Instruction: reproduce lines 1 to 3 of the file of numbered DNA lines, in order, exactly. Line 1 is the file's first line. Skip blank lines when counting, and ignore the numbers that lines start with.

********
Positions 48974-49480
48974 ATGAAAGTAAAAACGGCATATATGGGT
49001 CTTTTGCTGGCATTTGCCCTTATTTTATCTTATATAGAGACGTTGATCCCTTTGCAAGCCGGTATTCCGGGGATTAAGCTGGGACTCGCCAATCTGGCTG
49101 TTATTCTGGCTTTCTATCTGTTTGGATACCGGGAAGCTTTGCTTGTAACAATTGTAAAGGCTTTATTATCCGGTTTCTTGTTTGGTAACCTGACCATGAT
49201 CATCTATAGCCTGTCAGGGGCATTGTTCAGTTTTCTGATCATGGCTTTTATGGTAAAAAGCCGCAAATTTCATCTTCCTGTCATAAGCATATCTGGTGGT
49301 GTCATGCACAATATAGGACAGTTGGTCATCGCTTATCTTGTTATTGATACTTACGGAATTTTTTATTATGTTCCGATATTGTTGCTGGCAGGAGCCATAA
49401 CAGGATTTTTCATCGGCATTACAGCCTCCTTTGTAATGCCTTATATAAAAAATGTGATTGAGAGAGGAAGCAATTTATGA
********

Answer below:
Positions 48974-49480
48974 ATGAAAGTAAAAACGGCATATATGGGT
49001 CTTTTGCTGGCATTTGCCCTTATTTTATCTTATATAGAGACGTTGATCCCTTTGCAAGCCGGTATTCCGGGGATTAAGCTGGGACTCGCCAATCTGGCTG